Preemptive Strike: Mpls Woman’s Double Mastectomy

MINNEAPOLIS (WCCO) — A North Minneapolis woman says it wasn’t a matter of if, but when. She was destined to get cancer. She was tired of waiting for the diagnosis.

Thirty-nine-year-old Melissa Gonzales is trying to outwit breast cancer.

“I am putting myself out there in a really vulnerable position, but I want it to be honest,” she said. “I had my second child, finished nursing, it was time.”

Some might say she took drastic measures. But she saw prophylactic mastectomy as a preemptive strike. The elective surgery removes both breasts.

“(Surgery) reduces the risk of getting breast cancer by over 90 percent. And those to me are really good odds. If I could apply those odds favorably to the lottery, I’d be out there buying tickets,” she said.

The surgery was an easy decision for Gonzales, when you consider her family history.

“My mother is a breast cancer survivor. She was diagnosed at age 38. My grandmother, my maternal grandmother was diagnosed with breast cancer at age 52 and she passed away from breast cancer a few years after that,” Gonzales said.

Her great-grandmother also battled the disease.

But, when Gonzales researched the surgery, she struggled to find other women in the same situation.

“Had I had a cancer diagnosis, I would have had plenty of resources, but being on this side, I had to navigate it myself,” she said.

That’s when she created a blog and asked Minneapolis commercial photographer Doug Knutson to capture the most vulnerable side of her journey. He followed her through every appointment, the surgery and the scars that followed.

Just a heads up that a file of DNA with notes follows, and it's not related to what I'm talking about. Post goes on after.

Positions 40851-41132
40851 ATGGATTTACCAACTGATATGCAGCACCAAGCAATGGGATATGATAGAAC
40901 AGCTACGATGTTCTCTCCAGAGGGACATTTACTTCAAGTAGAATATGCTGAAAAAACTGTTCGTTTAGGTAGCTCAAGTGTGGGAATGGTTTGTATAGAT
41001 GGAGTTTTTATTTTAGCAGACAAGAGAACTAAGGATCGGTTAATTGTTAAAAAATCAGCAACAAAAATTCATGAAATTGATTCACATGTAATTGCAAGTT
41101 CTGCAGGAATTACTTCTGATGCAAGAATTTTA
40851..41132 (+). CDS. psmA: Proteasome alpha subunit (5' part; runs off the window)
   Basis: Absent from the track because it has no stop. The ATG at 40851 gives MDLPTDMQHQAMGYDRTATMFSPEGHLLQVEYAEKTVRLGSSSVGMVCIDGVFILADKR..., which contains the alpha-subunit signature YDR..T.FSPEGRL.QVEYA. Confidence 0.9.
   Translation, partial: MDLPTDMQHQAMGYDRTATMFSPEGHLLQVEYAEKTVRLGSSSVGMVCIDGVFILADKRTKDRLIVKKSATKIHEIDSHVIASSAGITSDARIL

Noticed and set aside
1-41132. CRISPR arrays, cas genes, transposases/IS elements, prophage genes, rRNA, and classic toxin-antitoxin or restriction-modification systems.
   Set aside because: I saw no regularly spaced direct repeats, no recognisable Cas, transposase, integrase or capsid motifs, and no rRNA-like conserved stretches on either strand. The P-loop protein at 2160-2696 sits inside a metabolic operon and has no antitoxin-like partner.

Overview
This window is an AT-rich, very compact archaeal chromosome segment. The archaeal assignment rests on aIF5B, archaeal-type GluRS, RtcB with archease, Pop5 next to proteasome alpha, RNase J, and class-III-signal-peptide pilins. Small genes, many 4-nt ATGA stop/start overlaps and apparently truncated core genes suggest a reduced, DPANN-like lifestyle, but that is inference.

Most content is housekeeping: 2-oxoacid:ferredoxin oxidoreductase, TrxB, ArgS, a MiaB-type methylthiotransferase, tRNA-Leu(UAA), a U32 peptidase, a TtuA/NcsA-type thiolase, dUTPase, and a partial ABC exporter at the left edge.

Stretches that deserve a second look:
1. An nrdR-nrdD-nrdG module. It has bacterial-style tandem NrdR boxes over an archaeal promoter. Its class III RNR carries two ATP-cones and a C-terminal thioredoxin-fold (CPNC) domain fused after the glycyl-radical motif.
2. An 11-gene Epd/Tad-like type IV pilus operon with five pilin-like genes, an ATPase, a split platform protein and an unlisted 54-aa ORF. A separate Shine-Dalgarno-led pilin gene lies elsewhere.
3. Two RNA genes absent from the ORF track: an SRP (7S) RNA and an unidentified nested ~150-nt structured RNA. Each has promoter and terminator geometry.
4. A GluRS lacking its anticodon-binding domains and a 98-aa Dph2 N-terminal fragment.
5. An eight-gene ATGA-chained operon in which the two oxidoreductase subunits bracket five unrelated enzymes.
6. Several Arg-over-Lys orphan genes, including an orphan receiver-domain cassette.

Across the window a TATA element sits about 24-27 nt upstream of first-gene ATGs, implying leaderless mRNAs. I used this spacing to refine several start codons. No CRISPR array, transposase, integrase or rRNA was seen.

“I threw my life up publicly,” Gonzales said. “Pulling back the curtain, to be literally and figuratively naked to the world, so that I can help be there for other people.”

From Knutson’s view, bravery carried Gonzales through the before and after. He photographs Nobel Peace Prize winners, but says he jumped at the chance to document Gonzales’ journey.

“It was pretty emotional, recognizing her courage and the process she is going through. And just all the beautiful love and support she has had from her family and friends. Her husband (Jaime) just holding hands with her, touching her hair, feeding her ice chips, showing a tremendous amount of love and care,” Knutson said.

When the surgery was over, Gonzales woke to see beauty redefined.

“A couple of days later, the bandages came off, I looked in my reflection in the window, and I felt strong. And I didn’t feel broken,” she said.

So, she says, baring her soul is survival, for other women, and above all, for her children – 6-year-old Milla and 1-year-old Nico. Milla sang “Happy Birthday” to her mom, on Gonzales’ 39th birthday on March 9. She hopes of many more celebrations to come.

“I don’t advocate everybody does this. It’s a very personal decision but I believe this has definitely prolonged my life,” said Gonzales.

Her blog is titled Greater than the Sum of my Parts, and with certainty, Gonzales already gained much more than she’s lost.

“Even though I may be losing very key pieces to myself, my femininity, and my identity, and that they don’t define me, and I am greater than that,” she said.

The Mayo Clinic says women who are candidates for prophylactic mastectomy have already had cancer in one breast, have a family history, a mother or relative diagnosed before age 50, positive results from genetic testing, radiation therapy before age 30, or have dense breast tissue.

Gonzales will spend the next year undergoing reconstructive surgery. Follow her progress on her blog.


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